In a way, this is understandable. Consider the British jihadist again. He carries out an attack on British soil against British citizens with the intention of harming Britain and helping its enemies. Or similarly, he fights alongside that enemy against British forces abroad. In both cases, the British jihadist is acting against the UK’s interests. And given the cause for which ISIS fights and the means with which they do so, I take it as uncontroversial that treason and moral wrongdoing coincide in the British jihadist’s case.
However, compare the British jihadist with Oleg Gordievsky, a high-ranking member of the KGB in the 1970s and 1980s who provided the British and American governments with a raft of information about the KGB’s operations in the West until MI6 spirited him out of Moscow in 1986. This, to my mind, is a paradigmatic example both of an act of treason (for Gordievsky acted against Soviet interests) and of morally justified treason (since Gordievsky was fighting a “gang of bandits”).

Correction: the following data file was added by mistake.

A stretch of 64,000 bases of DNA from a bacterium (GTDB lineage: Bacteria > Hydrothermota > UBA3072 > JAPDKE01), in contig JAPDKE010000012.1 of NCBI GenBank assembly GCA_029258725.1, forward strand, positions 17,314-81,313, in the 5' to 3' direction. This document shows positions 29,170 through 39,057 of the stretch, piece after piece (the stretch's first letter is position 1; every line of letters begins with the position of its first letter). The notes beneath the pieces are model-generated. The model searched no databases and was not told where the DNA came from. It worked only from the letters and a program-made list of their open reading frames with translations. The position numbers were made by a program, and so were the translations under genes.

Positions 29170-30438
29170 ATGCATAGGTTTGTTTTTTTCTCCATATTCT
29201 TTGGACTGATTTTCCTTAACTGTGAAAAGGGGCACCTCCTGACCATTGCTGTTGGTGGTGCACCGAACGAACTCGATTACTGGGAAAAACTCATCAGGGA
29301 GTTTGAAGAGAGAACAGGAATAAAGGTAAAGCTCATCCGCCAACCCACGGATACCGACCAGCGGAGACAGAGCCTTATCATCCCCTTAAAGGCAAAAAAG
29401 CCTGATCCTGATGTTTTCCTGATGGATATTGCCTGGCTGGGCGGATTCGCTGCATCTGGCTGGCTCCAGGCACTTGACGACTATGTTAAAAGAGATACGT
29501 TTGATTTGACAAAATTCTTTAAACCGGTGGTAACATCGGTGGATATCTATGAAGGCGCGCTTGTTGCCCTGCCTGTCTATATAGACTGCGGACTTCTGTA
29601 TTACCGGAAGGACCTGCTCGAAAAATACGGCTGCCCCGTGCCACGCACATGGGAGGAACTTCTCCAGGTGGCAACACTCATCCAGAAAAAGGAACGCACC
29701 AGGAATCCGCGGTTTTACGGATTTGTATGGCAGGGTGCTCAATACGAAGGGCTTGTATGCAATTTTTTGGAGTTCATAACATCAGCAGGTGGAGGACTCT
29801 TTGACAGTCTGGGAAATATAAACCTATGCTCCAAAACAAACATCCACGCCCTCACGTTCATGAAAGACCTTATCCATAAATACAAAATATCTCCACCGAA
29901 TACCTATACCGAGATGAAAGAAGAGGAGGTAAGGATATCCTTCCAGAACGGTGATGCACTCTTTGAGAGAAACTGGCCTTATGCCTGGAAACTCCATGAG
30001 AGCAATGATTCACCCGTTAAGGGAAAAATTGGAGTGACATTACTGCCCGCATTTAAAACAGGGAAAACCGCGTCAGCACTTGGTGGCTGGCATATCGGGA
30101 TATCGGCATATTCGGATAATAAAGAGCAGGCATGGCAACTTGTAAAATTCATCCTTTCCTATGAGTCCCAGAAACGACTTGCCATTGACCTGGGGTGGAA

The Gordievsky case shows that citizens are not always obliged to act in their country’s interests or indeed to avoid any collusion with their country’s enemies. Whether they are under such a duty partly depends on whether their country fights to just ends and does so justly, and whether its enemies themselves fight justly and to just ends.
So again, when we consider the case of British jihadists from a moral point of view, what matters is not whether they commit treason but, rather, whether their acts of violence are morally justified. Likewise, when we consider it from a legal point of view, what matters is whether their morally unjustified acts of violence are already treated as criminal offenses.
This brings us back to the question of what to do with returning jihadists. Given the complexity of the issue, I recommend a mixed approach that involves prosecuting jihadist fighters under existing criminal law and rehabilitating minors who unwittingly signed up for a reprehensible cause. And while I recognise there are no simple solutions here, I believe one thing is clear: a blanket charge of treason does not provide an answer to our domestic jihadist dilemma.
This article is part of the Agora series, a collaboration between the New Statesman and Aaron James Wendland. Aaron is assistant professor of philosophy at the Higher School of Economics. He tweets @ajwendland.